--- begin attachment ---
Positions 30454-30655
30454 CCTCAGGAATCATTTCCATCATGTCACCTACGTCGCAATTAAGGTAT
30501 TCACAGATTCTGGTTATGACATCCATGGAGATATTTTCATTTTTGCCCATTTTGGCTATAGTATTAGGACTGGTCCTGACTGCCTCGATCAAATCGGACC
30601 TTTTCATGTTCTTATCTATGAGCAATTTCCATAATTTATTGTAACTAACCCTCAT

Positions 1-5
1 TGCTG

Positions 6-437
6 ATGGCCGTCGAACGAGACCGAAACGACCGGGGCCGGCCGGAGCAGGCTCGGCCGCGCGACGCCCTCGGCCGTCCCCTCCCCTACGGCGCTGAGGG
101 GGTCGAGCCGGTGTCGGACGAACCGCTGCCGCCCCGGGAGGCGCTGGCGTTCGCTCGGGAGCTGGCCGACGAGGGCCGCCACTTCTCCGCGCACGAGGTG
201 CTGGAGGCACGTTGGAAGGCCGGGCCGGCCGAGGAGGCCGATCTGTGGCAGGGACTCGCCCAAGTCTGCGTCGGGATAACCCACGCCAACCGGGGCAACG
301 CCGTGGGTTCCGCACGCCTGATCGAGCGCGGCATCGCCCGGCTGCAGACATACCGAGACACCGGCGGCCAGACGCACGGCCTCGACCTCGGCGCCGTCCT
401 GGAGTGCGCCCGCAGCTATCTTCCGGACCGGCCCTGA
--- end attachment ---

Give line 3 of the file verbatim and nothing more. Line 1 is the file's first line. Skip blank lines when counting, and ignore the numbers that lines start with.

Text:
30501 TCACAGATTCTGGTTATGACATCCATGGAGATATTTTCATTTTTGCCCATTTTGGCTATAGTATTAGGACTGGTCCTGACTGCCTCGATCAAATCGGACC